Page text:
Wednesday, January 08, 2014

Today -100: January 8, 1914: I do not intend to let the people laugh in this way

Headline of the Day -100: “GUNS TO STOP LAUGHING.; Even Smiling Offended the Military at Zabern.” This is the court-martial of the German officers who declared themselves in charge of the Alsatian town of Zabern/Saverne. When Col. von Reuter was asked to withdraw his provocative patrols and reminded that the Zabernhoovians weren’t doing anything more than standing around, he responded “I intend to prevent this standing about at any cost. I do not intend to let the people laugh in this way. If it continues I shall order the troops to shoot.” Von Reuter admits having stationed machine guns on the streets of Zabern.

The new nation of Albania arrests 200 soldiers sent by Turkey to install Izzet Pasha (Turkey’s ex-minister of war) as king.

Old Timey Lingo: “booze baiting,” the practice, now outlawed in Burlington, New Jersey, of washing the pavement in front of a bar with beer slops so that the smell brings in customers.

Joseph Chamberlain, 77, announces that he will retire from the British Parliament at the next election. Ill health has kept him from attending Parliament for three years, and he will (spoiler alert) die in July. The most powerful late-19th-century politician who failed to become prime minister, in part because he split the Liberal party over the issue of Irish Home Rule in the 1880s and then in the 20th century divided the Conservatives over his anti-free-trade posture, which was never all that popular with the public, even when cloaked in imperialist rhetoric. His sons Austen and Neville will both lead the Conservative Party.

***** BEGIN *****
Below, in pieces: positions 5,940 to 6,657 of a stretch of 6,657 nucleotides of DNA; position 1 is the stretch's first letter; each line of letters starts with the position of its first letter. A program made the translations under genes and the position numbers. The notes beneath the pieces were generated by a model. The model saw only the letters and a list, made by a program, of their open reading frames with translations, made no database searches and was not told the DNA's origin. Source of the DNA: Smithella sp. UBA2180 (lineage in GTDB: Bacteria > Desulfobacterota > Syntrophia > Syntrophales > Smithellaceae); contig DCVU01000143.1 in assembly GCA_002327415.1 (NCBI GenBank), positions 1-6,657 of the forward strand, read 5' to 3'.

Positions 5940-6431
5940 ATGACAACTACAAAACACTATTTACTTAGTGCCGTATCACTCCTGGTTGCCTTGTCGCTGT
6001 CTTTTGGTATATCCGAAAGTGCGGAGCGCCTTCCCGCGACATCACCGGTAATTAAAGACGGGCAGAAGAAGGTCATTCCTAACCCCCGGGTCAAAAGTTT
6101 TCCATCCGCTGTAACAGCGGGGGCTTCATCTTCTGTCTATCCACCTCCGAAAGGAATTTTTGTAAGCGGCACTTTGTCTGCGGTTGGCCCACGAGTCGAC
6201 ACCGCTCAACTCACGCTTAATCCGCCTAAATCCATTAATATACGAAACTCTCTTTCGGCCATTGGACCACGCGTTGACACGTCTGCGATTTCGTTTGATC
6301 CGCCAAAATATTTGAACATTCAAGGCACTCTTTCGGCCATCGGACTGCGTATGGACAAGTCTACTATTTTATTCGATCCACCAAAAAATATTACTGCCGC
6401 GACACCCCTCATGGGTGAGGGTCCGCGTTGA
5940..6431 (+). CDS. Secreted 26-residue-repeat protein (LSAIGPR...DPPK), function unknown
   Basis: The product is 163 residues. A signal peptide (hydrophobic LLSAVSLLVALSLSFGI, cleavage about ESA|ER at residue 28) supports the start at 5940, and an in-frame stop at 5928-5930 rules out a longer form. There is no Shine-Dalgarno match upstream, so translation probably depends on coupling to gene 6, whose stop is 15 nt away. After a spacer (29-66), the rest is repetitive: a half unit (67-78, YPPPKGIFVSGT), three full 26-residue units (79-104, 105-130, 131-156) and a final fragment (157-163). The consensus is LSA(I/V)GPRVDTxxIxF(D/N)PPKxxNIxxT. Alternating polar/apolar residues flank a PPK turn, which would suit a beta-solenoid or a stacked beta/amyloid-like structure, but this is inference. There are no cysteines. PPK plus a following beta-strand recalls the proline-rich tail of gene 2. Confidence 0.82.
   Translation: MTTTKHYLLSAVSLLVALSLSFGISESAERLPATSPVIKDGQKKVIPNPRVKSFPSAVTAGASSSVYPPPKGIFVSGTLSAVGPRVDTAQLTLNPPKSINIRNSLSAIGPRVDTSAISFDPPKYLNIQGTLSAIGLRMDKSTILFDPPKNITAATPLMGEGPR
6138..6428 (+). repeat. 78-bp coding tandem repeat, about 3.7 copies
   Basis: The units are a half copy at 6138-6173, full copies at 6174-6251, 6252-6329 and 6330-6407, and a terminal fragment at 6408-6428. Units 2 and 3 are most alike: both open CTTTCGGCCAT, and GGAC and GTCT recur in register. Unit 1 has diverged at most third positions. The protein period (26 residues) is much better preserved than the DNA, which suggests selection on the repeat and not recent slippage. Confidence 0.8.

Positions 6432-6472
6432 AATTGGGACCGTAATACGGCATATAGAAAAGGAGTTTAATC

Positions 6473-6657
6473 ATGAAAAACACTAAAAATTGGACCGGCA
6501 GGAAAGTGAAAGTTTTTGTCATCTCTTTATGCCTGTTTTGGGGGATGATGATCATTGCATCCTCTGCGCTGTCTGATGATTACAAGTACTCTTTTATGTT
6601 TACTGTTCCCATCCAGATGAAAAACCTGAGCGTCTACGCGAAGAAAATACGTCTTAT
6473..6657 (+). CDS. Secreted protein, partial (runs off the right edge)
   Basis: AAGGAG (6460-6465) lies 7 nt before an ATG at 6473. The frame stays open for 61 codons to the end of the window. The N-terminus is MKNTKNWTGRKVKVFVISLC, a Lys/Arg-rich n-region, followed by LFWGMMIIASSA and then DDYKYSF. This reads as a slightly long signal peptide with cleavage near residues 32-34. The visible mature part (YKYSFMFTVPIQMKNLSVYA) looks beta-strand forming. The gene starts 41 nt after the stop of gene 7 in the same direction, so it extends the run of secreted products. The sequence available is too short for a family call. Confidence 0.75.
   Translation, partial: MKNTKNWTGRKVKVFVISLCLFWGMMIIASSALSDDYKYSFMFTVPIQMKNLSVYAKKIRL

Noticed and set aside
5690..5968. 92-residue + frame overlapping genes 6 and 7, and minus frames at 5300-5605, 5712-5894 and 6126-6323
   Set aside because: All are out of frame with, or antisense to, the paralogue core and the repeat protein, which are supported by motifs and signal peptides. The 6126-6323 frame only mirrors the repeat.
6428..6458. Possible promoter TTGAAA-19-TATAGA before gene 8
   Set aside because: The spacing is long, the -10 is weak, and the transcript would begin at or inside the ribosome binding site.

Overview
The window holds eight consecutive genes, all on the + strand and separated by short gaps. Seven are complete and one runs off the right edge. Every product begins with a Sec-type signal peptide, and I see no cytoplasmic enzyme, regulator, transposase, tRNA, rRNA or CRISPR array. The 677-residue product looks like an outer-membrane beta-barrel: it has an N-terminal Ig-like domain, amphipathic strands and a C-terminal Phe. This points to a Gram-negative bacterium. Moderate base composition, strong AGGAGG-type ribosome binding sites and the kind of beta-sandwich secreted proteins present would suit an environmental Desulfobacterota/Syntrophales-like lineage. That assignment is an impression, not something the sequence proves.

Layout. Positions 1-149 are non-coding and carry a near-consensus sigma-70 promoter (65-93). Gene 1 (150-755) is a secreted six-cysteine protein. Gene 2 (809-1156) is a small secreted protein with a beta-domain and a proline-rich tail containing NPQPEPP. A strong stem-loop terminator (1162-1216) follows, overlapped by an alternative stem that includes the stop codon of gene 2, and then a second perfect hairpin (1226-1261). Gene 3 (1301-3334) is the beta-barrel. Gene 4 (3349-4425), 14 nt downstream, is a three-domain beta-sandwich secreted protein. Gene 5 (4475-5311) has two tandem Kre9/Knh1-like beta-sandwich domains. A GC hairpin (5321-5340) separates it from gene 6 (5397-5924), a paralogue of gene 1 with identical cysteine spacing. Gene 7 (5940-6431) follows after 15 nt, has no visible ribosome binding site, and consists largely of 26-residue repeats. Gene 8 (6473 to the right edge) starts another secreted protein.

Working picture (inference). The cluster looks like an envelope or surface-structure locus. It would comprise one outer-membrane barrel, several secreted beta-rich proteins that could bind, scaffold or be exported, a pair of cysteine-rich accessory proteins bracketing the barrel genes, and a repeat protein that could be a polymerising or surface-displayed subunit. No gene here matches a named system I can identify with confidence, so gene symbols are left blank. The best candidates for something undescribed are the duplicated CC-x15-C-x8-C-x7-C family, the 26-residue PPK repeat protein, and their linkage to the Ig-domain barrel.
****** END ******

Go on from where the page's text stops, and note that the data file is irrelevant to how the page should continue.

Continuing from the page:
The election of Frank Williams as a state senator in Maryland is challenged because he is a clergyman. The state constitution bans ministers and preachers from being senators. Williams says he has resigned his ministry (after an investigation, the Senate will agree, and seat him).

The Chicago School Board bans sex hygiene and personal purity lectures, which were introduced in 1912.

Guess I haven’t mentioned the suffrage march from New York to Albany. Anyway, the 11 marchers, three of whom did the entire route, arrive and meet Gov. Glynn, “who appeared loath to accept a ‘Votes for Women’ button that ‘Gen.’ Jones pressed upon him.”

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